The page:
I had an unexpected opportunity to discuss the impetus behind "Green Book" with director and co-writer Peter Farrelly back in October. Although I had called him for an interview about a different movie, "CinemAbility," he initially believed I was talking about "Green Book" and — in his fast-paced, cheerful and charmingly open way — rattled off a lot of information about why he took on that project before I corrected him about the purpose of our call.
"It was three years ago when I bumped into Brian Currie, one of the writers who’s a friend of mine," Farrelly told Salon. "He’s an actor too. I said, 'What are you doing?' He said, 'I’m writing a screenplay,' and he told me the story about this black concert pianist named Don Shirley who lived above Carnegie Hall in 1962. His record company was sending him on a tour of the south. He was afraid to go so he hired an Italian-American bouncer from the Copacabana in New York City to drive him. That guy was pretty racist himself."
He added, "Right away I said, 'That’s a home run man.' He goes, 'Really?' I say, 'It’s a f**king home run. You've got to make that movie.' I kept thinking about it. For a couple of months, I’d be driving along thinking, 'I wonder how that script’s coming?' Because I didn’t know him as a scriptwriter and I didn’t know how he would do it. Finally, after two months I called him and said, 'Hey, how’s that script coming?' He says, 'What script?' I said, 'The script you told me about.' He asks which one. I said the one about the black concert pianist and the bouncer. He goes, 'Oh yes. We haven’t started that.' I was like, 'Can I write it with you? I love this idea.' He said, 'Really?' I said, 'Yes. I’d love to write it with you.' We started the following Monday."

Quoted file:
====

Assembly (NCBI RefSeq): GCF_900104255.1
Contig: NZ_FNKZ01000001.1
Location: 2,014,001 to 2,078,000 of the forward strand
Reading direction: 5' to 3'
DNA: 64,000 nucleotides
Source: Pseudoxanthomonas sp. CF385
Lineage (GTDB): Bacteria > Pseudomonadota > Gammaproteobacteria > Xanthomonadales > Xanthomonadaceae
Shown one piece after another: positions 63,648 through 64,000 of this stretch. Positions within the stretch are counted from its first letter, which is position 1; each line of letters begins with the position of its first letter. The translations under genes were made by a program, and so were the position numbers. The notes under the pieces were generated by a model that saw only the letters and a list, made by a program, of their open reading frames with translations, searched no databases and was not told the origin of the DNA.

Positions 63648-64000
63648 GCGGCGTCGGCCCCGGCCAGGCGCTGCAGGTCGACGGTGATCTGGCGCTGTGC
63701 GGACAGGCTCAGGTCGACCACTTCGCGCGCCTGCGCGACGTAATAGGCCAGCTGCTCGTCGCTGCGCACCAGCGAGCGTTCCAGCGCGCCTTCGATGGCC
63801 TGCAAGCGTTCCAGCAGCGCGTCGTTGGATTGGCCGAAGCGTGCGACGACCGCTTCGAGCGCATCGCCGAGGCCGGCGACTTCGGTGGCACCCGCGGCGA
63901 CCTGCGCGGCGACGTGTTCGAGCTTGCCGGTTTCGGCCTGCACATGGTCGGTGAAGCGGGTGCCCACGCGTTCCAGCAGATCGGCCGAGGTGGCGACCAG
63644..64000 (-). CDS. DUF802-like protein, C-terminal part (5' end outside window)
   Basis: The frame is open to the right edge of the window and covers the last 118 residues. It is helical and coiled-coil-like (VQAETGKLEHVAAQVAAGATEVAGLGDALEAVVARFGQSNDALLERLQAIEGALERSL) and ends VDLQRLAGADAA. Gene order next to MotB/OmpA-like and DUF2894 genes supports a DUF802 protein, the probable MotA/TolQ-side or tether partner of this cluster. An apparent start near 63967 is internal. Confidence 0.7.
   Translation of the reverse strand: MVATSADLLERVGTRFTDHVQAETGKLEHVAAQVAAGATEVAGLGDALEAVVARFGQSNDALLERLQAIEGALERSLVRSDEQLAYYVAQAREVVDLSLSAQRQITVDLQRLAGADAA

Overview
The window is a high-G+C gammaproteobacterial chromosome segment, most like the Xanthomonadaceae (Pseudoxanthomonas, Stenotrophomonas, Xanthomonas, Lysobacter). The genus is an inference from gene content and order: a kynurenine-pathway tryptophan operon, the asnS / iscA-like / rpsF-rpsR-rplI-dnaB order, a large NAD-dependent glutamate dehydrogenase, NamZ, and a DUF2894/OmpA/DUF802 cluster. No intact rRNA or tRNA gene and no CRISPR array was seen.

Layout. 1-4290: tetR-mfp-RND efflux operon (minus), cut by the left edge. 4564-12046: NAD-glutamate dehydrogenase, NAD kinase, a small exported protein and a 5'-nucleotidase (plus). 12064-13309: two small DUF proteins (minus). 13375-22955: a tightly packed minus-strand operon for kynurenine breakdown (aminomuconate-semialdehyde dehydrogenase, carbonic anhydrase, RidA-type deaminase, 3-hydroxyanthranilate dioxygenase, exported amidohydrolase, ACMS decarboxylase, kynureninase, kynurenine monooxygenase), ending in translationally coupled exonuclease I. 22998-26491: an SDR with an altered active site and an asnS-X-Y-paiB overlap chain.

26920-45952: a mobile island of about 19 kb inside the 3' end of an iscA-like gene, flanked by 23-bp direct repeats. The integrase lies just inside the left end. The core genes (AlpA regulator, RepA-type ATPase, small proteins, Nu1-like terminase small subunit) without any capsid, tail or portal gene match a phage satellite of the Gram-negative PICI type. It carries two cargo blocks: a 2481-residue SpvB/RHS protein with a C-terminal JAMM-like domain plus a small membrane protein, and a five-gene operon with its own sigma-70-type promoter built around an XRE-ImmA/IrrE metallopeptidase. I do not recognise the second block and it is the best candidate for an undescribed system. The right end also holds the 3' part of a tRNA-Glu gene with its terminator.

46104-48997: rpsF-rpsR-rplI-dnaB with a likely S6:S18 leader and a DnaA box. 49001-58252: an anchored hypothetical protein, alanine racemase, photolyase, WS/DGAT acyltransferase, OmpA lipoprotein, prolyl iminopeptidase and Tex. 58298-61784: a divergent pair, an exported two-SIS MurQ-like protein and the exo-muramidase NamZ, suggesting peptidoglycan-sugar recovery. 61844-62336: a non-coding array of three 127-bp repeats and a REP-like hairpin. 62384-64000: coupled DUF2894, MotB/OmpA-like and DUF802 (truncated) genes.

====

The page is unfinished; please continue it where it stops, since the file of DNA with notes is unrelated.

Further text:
An enthusiastic and well-intentioned but ultimately clichéd approach is abundantly evident in the final product, which tidily fits into a traditional white savior narrative, in which the tale of an oppressed individual's hardships matters because of how it can help a racist complete his or her own character arc. "Green Book" has more interest in the story of the bouncer Frank "Tony Lip" Vallelonga (Viggo Mortensen) than it does in that of Don Shirley (Mahershala Ali), the musical genius who braved touring the Jim Crow South in the hope that music could open people's minds. (Ali's win for the Best Supporting Actor Oscar, rather than Best Actor, says it all.)
While "Green Book" has its charming moments, the underlying politics are simplistic at best. Dr. Shirley exists in that story for little purpose other than to help audiences feel proud of Tony Vallelonga as he overcomes his own prejudices; we see very little of Shirley's own internal anguish, hopes or fears, except when they serve Vallelonga's narrative. Even worse, the movie offers no fresh insights into the structural inequalities that would force a brilliant pianist to fear for his life simply for wanting to go on a concert tour. Instead it goes for the easy out, characterizing those who perpetuate racism as cartoonish baddies so that audience members can leave the theater utterly confident that they would never be part of an oppressor class.
One could walk away from "Green Book" thinking that the way to end racial prejudice is for enough benevolent white people to slap around the bad guys and give impassioned speeches about other people's lived experiences. "Black Panther," by contrast, uses the superhero genre as an allegory for the very real political debates that have existed for generations about how marginalized groups — whether African Americans here or anyone, anywhere, who faces oppression — can best empower themselves and achieve justice.
If the Oscar voters had wanted to promote that kind of progressive movie, "Black Panther" was a far, far better choice than "Green Book."